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May 5, 2000

UW-RF Students Study Local Watersheds

By Rachel Weddig
UW-RF News Bureau

The University of Wisconsin-River Falls recently received national recognition for geology projects involving the Rocky Branch of the Kinnickinnic River in River Falls and the Hay River Watershed in Prairie Farm.

The first project was directed by UW-River Falls plant and earth science Professor Kerry Keen. His students, as part of a junior-level sedimentary geology course, researched the Rocky Branch, a small tributary of the Kinnickinnic.

Jennifer Erdman, a geology major from Augusta, researched the Hay River Watershed as part of her geology senior seminar class. Her research, the first ever conducted on the watershed, did not find significant pollution problems.

The findings from both studies was presented April 6-7 at the annual meeting of the North Central Section of the Geological Society of America in Indianapolis.

For three weeks Keen and his students researched the Rocky Branch, which is usually 4-5 meters wide and a half meter deep. The bed is sand and gravelly with some submerging aquatic vegetation. The students examined the river to learn about rock sedimentation and erosion. "I feel this is a good project because students get exposed to science and gain learning experience," Keen said. "It is important for them to learn how to evaluate and study rivers."Keen feels most students are a little hesitant when starting this projects such as this because they must develop their own research questions.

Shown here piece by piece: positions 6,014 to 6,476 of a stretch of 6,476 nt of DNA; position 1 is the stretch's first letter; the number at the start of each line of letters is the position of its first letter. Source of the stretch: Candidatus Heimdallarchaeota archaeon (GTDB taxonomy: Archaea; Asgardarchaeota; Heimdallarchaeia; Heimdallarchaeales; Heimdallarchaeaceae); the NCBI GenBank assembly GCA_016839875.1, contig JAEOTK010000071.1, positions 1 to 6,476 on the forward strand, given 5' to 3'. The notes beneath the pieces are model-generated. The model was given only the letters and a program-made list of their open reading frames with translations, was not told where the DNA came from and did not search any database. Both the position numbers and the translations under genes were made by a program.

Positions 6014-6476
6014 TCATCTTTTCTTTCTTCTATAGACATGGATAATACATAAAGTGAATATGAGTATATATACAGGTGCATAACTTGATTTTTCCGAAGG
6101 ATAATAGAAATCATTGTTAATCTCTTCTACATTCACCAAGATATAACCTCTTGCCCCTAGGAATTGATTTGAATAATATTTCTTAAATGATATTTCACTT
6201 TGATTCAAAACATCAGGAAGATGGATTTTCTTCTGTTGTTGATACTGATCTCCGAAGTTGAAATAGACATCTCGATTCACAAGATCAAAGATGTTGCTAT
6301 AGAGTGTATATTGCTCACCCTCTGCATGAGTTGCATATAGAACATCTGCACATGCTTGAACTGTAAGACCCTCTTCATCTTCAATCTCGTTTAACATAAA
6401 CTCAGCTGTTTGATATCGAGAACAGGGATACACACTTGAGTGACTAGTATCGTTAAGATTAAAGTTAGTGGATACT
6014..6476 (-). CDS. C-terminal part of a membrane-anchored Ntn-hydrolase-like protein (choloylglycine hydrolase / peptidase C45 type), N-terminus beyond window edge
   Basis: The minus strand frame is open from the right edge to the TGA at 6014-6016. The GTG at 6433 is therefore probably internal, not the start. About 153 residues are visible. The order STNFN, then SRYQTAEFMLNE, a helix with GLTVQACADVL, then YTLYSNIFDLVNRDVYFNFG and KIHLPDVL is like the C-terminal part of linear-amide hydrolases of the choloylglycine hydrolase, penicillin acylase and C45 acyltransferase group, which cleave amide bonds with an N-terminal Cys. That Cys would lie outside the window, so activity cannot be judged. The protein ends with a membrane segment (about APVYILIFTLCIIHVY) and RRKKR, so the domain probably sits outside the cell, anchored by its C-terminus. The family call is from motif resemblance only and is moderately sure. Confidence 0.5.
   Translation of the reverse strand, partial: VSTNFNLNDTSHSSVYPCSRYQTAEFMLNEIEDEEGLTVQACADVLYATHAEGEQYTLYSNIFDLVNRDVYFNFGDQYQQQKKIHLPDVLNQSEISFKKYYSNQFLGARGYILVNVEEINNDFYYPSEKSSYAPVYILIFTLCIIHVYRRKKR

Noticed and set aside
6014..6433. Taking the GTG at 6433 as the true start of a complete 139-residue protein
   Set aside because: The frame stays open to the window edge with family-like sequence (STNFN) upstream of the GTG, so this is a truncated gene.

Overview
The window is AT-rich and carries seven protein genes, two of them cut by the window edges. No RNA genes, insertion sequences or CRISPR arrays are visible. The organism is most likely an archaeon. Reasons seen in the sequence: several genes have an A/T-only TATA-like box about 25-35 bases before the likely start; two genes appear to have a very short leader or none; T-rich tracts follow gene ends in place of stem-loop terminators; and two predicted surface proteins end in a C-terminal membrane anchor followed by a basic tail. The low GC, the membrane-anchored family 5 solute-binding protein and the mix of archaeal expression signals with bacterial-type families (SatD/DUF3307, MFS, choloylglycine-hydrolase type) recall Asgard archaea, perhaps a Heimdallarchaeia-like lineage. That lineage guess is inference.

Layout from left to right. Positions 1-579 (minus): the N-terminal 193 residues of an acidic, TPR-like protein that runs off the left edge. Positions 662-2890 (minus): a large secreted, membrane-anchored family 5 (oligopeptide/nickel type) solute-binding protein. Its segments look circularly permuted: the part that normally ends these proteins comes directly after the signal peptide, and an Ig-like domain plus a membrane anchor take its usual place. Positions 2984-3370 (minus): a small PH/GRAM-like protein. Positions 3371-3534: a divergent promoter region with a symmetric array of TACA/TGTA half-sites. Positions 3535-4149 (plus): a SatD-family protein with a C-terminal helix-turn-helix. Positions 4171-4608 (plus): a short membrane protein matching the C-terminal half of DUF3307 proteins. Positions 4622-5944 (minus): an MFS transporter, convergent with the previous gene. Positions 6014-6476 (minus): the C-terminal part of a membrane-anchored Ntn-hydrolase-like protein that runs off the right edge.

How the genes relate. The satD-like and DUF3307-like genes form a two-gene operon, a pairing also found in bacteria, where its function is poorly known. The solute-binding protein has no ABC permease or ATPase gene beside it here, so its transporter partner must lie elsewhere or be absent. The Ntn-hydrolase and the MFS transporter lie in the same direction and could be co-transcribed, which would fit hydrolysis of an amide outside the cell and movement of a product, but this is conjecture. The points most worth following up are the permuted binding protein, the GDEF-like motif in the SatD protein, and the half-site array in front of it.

"Students are usually not this involved in a geology lab," Keen said. "Some feel uncomfortable and not sure of themselves when heading out to the river to look for questions to research."

After the project is completed, Keen feels, the students realize that it was a valuable learning experience.

"Students feel responsible for what they are pursuing," Keen said. "It gives them a chance to develop scientific inquiry and reasoning."

He continued, "I feel most students appreciate the opportunity to get out and explore science," Keen said.

Erdman completed her project during February and April of 1999 at four locations in the Hay River Watershed near Prairie Farm. The watershed is located within glacial till plains and surrounded by agricultural lands about an hour northeast of River Falls.

"I thought it would be a unique experience to look at the Hay River, because no one really has studied it before," Erdman said.

Erdman studied nitrate and phosphate concentrations, which are serious pollutants to drinking water taken from rivers in Wisconsin.

Her analysis found that there was not enough phosphate or nitrate in the river for the general public to be concerned with.

Erdman admits the hardest part of her experiment was preparing for her scholarly presentation in Indianapolis.

"It was a nerve-wrecking experience to present my findings at the conference," Erdman said. "Also getting all the data readable and put into graphs for the poster I presented was also a challenge."

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